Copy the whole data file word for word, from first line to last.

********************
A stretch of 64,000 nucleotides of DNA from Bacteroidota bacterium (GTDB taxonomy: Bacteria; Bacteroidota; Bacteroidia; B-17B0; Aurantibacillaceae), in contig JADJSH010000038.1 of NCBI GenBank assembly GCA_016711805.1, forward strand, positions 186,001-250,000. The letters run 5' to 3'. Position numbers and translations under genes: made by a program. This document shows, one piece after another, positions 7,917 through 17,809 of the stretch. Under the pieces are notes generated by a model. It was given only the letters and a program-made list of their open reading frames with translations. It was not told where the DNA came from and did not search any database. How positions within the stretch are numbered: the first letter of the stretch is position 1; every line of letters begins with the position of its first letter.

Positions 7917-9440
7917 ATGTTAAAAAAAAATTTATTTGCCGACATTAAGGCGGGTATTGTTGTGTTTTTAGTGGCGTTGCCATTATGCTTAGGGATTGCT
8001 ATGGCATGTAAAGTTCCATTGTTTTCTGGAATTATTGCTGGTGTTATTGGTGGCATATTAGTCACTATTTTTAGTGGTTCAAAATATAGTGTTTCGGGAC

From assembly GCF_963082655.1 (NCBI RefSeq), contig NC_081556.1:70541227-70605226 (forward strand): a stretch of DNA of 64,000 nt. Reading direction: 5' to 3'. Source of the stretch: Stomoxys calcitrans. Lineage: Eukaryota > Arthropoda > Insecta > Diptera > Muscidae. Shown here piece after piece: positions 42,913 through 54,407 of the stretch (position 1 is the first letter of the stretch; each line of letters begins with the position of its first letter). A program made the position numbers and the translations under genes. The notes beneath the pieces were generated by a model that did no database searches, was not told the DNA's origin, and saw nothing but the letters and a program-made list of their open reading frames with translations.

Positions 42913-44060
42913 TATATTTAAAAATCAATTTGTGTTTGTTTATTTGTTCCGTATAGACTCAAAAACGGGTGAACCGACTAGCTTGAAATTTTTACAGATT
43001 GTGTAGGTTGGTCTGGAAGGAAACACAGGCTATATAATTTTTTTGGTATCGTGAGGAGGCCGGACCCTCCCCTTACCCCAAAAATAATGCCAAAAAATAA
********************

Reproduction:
A stretch of 64,000 nucleotides of DNA from Bacteroidota bacterium (GTDB taxonomy: Bacteria; Bacteroidota; Bacteroidia; B-17B0; Aurantibacillaceae), in contig JADJSH010000038.1 of NCBI GenBank assembly GCA_016711805.1, forward strand, positions 186,001-250,000. The letters run 5' to 3'. Position numbers and translations under genes: made by a program. This document shows, one piece after another, positions 7,917 through 17,809 of the stretch. Under the pieces are notes generated by a model. It was given only the letters and a program-made list of their open reading frames with translations. It was not told where the DNA came from and did not search any database. How positions within the stretch are numbered: the first letter of the stretch is position 1; every line of letters begins with the position of its first letter.

Positions 7917-9440
7917 ATGTTAAAAAAAAATTTATTTGCCGACATTAAGGCGGGTATTGTTGTGTTTTTAGTGGCGTTGCCATTATGCTTAGGGATTGCT
8001 ATGGCATGTAAAGTTCCATTGTTTTCTGGAATTATTGCTGGTGTTATTGGTGGCATATTAGTCACTATTTTTAGTGGTTCAAAATATAGTGTTTCGGGAC

From assembly GCF_963082655.1 (NCBI RefSeq), contig NC_081556.1:70541227-70605226 (forward strand): a stretch of DNA of 64,000 nt. Reading direction: 5' to 3'. Source of the stretch: Stomoxys calcitrans. Lineage: Eukaryota > Arthropoda > Insecta > Diptera > Muscidae. Shown here piece after piece: positions 42,913 through 54,407 of the stretch (position 1 is the first letter of the stretch; each line of letters begins with the position of its first letter). A program made the position numbers and the translations under genes. The notes beneath the pieces were generated by a model that did no database searches, was not told the DNA's origin, and saw nothing but the letters and a program-made list of their open reading frames with translations.

Positions 42913-44060
42913 TATATTTAAAAATCAATTTGTGTTTGTTTATTTGTTCCGTATAGACTCAAAAACGGGTGAACCGACTAGCTTGAAATTTTTACAGATT
43001 GTGTAGGTTGGTCTGGAAGGAAACACAGGCTATATAATTTTTTTGGTATCGTGAGGAGGCCGGACCCTCCCCTTACCCCAAAAATAATGCCAAAAAATAA